When your production company or your Director of Photography makes the choice to engage a professional drone operator, make sure that they provide written proof to you (and to your insurer) that they have gone through all of the additional hurdles and have secured an exemption under Section 333 of the FAA’s “Special Rules for Certain Unmanned Aircraft Systems” (https://www.faa.gov/uas/legislative_programs/section_333/). At present, there have been about 2100 exemptions granted with more to come daily. While strong arguments can be made for and against FAA authority, the bottom line is that the FAA believes it has jurisdiction over drones and all indicators are that the courts are agreeing with this position. Unless you feel compelled to take a stand against the government and also have unlimited financial resources and time to spend being potentially dragged into a court battle, the smart play is to ensure that the operator you engage has the Section 333 exemption (https://www.faa.gov/uas/legislative_programs/section_333/how_to_file_a_petition/). And it’s not just the FAA who will be looking at you and your pilot to see if they have complied with the regulations: compliant commercial drone operators are turning in to the FAA those who did not secure their Section 333 exemptions. Demand that any professional flyer that you are considering provide you and your insurance company written proof that it has adequate and current coverage along with all current FAA certifications.
Make Sure Your Drone Operator Has These Before You Hire Them To Take To The Skies
Even with all of the rule changes that were suggested in February, 2015, extra steps for commercial users still remain in effect at this time. In a nutshell, your professional drone flier still will need:
- a Section 333 grant of exemption,
- a Certificate of Waiver or Authorization (COA), (granting broad general flight rights without seeking approval in each instance if you are not looking to fly above 200’ and stay 5 miles from airport control towers, etc.)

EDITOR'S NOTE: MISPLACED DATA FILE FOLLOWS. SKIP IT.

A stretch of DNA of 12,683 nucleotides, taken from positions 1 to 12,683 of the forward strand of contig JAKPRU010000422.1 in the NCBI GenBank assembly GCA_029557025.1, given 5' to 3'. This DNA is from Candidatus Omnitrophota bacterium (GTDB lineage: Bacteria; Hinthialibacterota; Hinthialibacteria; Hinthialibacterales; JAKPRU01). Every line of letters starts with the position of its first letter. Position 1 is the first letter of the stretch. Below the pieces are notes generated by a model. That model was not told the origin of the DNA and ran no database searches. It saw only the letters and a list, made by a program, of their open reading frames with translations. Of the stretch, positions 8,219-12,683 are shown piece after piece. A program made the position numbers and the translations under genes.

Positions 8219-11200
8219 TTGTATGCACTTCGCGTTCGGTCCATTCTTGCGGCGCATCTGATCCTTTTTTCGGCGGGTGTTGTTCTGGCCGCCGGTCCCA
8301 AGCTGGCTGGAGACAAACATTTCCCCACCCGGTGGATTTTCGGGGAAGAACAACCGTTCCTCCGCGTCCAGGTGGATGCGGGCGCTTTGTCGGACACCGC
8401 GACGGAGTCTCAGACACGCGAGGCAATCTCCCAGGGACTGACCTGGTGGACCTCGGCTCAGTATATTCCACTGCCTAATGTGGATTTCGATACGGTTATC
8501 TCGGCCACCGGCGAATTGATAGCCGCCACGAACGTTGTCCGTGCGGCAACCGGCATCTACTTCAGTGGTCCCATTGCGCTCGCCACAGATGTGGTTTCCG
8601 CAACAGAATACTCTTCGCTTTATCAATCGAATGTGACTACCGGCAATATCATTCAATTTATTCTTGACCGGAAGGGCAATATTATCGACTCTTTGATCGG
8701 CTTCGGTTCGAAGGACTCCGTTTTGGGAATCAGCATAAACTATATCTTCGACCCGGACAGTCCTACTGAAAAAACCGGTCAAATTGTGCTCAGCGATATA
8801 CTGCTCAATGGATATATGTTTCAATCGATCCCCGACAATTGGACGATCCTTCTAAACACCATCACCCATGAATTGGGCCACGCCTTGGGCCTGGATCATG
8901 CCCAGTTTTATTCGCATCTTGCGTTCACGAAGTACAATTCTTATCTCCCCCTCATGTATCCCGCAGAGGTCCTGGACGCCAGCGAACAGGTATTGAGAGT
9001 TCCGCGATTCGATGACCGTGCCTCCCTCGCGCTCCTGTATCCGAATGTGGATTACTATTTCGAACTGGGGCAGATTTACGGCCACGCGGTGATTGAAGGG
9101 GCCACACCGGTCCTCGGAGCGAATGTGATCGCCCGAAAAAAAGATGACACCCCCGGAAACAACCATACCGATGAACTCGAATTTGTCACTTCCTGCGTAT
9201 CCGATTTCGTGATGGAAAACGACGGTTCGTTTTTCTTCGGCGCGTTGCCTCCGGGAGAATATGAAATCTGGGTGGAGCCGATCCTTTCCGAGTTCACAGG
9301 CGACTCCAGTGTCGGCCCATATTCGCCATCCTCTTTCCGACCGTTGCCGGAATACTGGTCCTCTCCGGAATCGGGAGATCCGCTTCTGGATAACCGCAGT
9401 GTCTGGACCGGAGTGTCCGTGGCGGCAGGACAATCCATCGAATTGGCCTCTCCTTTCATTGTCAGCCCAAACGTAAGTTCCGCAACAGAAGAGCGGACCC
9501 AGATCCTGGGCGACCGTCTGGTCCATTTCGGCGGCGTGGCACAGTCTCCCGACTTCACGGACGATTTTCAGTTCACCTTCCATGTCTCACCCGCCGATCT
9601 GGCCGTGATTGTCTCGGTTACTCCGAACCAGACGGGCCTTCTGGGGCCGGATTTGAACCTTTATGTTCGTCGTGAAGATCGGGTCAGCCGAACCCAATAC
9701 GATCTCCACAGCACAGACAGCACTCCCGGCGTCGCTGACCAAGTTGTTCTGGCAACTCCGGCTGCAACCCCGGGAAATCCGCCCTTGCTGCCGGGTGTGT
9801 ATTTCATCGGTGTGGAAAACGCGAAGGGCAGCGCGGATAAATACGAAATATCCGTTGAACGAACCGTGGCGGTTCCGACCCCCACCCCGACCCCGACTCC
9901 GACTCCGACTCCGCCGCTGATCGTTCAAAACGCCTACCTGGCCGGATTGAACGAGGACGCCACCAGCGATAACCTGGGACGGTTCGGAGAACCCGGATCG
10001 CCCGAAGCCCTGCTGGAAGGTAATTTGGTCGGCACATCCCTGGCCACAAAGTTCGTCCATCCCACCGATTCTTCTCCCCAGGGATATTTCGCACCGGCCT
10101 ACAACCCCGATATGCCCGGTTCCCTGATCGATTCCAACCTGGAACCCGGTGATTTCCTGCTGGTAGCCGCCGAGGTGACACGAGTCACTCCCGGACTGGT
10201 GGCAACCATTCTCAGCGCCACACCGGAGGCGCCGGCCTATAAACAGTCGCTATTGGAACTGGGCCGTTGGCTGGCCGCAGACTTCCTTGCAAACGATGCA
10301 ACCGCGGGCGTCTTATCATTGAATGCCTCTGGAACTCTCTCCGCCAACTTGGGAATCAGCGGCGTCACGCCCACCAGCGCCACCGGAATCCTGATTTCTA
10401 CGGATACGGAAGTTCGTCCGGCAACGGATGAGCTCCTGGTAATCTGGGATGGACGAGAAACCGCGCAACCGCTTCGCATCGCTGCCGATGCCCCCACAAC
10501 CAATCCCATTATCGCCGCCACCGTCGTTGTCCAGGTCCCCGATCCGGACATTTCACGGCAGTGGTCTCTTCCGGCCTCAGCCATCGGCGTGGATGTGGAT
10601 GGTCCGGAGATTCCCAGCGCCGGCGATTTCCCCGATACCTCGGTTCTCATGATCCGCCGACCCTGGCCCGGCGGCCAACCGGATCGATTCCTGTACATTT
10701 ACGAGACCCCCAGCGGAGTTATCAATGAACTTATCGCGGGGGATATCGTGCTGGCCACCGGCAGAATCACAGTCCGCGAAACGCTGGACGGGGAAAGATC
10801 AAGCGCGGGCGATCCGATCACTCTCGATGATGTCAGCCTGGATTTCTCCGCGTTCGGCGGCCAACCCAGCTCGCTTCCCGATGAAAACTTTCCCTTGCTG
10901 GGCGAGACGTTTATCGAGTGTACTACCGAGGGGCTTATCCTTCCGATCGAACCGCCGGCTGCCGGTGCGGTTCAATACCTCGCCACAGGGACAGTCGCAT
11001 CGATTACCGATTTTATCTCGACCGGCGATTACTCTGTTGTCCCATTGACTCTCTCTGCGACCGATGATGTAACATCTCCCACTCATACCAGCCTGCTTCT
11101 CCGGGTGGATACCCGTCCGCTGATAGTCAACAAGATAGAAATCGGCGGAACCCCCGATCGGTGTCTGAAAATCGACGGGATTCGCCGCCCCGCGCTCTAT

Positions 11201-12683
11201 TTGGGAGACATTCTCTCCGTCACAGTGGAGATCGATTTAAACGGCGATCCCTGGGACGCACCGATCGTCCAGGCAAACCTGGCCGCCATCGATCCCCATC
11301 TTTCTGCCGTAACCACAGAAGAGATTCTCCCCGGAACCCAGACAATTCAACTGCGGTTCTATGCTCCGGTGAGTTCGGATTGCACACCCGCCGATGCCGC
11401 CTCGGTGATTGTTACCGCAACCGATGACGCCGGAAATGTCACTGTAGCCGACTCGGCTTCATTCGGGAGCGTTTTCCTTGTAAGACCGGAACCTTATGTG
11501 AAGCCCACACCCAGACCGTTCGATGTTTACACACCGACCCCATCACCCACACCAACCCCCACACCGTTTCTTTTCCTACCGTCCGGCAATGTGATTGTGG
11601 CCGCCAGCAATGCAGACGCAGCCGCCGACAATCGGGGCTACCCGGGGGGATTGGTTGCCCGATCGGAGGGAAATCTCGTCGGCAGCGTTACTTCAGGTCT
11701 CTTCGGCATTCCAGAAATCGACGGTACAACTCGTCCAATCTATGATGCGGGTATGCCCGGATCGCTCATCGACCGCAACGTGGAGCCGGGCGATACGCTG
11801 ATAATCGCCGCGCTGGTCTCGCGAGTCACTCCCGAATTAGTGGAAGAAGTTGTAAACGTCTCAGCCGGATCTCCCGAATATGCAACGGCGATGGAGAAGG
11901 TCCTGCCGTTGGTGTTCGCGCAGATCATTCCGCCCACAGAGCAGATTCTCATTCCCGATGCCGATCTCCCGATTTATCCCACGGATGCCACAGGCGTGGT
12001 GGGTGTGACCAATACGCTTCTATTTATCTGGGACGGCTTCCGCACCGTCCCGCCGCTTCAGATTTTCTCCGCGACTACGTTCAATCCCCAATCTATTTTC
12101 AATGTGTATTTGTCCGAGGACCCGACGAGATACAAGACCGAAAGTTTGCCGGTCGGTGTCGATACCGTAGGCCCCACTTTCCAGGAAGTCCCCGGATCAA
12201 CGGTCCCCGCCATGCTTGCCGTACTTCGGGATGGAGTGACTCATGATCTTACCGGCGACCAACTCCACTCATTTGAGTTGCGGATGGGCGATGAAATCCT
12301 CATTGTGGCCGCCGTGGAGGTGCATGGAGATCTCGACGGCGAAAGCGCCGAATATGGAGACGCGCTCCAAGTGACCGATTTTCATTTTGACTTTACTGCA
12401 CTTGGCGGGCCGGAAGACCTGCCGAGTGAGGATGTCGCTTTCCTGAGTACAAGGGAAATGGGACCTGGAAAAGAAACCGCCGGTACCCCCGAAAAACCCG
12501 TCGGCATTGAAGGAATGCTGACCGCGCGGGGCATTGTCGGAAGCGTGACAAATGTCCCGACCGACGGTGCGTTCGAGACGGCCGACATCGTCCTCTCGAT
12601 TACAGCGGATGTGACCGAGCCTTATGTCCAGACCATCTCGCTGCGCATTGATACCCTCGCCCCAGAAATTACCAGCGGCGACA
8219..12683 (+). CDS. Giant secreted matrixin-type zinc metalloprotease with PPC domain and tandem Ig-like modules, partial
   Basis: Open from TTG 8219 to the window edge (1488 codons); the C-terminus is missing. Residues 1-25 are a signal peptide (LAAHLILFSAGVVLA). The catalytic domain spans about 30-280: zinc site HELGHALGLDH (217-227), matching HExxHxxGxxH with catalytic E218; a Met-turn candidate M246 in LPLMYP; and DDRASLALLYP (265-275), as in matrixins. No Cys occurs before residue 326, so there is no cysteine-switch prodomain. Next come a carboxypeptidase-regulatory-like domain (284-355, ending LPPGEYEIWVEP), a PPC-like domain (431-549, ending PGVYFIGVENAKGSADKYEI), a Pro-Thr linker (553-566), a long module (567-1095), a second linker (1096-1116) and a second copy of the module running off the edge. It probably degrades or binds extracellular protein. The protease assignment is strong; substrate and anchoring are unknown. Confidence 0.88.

- an aircraft registered with the FAA (i.e. has an official tail number), and
- the drone needs to be operated by a pilot with a current FAA airman certificate; As of today, the FAA still wants the drone controlled by a pilot with appropriate certification. Indicators are that the future regulations will ease up on this and allow commercial drone usage so long as operators pass a written aviation exam every two years, etc.
IF you want to film inside of restricted zones around airports, restricted airspaces and densely populated areas, you will need your operator to secure an additional civil COA waiver after securing the section 333 waiver (https://www.faa.gov/news/updates/?newsId=82245). If you know your shoot schedule, to be sure you will have your specific COA in-hand, budget about 120 days prior to the planned shoot to submit your request. Of course, political quagmires and threatened governmental shutdowns could blow-up your well-planned schedule.
On The Horizon
Ignoring these rules and getting caught definitely involves financial and punitive risk as the Federal Aviation Administration recently proposed a fine of almost $2 million (to implement this fine will require a successful hearing in federal court), potentially the steepest civil penalty to date, against a drone company, SkyPan, to punish them for illegal aerial photography over the skies of NYC and Chicago. This has to be seen as a “shot across the bow” that the FAA will be cracking down on what it deems to be illegal and/or reckless fliers and will likely look to beef up its powers to deal with the rapidly rising number of drones. Interestingly enough, SkyPan received a non-retroactive section 333 exemption in April of 2015, long after the supposedly infringing flights took place. Skypan is fighting back and the gist of their bold legal arguments in response to the proposed FAA fine is that the FAA lacks authority to regulate drones below the navigable airspace outside of airport landing and take-off flight paths. Sorting out the legal definition of “navigable airspace” will be the threshold issue going forward. Stay tuned...